Nick Herro, the report’s lead author, is an associate principal with The Chartis Group and a leader in the strategy, value-based care, and payor practices. He has ten years of management consulting experience working with leading healthcare organizations. His focus areas include health plan strategy, health system enterprise strategy, and private equity advisory. His recent engagements include developing and refreshing an enterprise strategy for a large non-profit health plan; performing a strategic options assessment and subsequent transaction on behalf of the Board of a non-profit Blues plan; and assisting with divestiture of targeted health plan assets to a joint venture. He has experience developing an enterprise strategy for a leading academic medical center and designing a strategic plan for a Top 10 cancer program.  Following the report’s release, he spoke with Healthcare Innovation Editor-in-Chief Mark Hagland, about the report’s findings and his perspectives on the near-term future of the Medicare Advantage program. Below are excerpts from that interview.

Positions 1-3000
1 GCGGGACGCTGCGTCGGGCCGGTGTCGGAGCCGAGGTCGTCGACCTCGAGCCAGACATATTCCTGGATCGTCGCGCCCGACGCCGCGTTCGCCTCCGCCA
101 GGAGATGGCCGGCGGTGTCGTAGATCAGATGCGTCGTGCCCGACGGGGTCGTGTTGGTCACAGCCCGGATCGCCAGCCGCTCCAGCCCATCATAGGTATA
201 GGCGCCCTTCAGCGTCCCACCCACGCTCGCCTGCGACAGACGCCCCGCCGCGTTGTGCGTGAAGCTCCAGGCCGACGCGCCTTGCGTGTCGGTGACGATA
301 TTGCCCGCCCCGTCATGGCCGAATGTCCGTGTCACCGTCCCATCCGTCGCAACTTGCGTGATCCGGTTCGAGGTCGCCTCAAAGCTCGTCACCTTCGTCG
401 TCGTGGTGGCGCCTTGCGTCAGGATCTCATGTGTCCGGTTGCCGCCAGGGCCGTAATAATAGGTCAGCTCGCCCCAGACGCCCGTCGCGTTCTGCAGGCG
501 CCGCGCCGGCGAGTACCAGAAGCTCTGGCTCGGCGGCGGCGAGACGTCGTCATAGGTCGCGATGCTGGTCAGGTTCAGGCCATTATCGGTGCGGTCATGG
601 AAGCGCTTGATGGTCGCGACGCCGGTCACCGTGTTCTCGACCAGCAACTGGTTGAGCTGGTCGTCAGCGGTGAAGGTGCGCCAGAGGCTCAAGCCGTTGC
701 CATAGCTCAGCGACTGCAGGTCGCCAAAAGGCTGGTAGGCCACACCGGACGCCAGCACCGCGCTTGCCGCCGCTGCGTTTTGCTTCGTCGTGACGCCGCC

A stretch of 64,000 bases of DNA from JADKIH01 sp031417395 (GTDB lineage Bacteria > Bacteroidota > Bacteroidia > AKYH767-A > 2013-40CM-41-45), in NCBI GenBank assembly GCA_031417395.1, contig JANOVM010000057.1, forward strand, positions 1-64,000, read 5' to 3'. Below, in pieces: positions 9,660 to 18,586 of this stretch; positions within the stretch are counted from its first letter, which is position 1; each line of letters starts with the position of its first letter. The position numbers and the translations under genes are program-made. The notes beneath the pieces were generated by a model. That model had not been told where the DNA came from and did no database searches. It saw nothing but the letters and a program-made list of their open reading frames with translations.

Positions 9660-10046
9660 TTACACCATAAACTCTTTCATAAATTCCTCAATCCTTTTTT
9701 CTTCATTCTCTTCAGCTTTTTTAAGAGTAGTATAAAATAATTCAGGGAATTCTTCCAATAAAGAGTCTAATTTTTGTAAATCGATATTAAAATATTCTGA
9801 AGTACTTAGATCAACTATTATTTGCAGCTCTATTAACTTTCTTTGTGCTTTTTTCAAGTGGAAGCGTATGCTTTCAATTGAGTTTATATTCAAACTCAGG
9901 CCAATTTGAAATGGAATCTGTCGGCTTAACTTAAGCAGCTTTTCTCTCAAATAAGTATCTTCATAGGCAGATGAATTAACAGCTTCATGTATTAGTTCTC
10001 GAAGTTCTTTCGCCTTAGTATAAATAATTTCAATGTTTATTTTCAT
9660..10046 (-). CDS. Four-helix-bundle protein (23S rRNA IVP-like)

How do you see the landscape of Medicare Advantage evolving forward in the next couple of years?

I think, broadly, that the MA market is a really attractive market to beneficiaries and to health plans. There’s a robust market of plans, and as we see year over year, the iterations keep becoming more attractive, and the plans are adept at enrolling new beneficiaries. For health plans, it’s a very profitable product; it’s the perfect product for realizing value from value-based care efforts. And those plans that really have doubled down on value-based care, are set to benefit the most. So it’s a self-reinforcing phenomenon; it’s the perfect coverage for the broader themes within healthcare right now.

How do you see provider-sponsored plans moving forward in this market?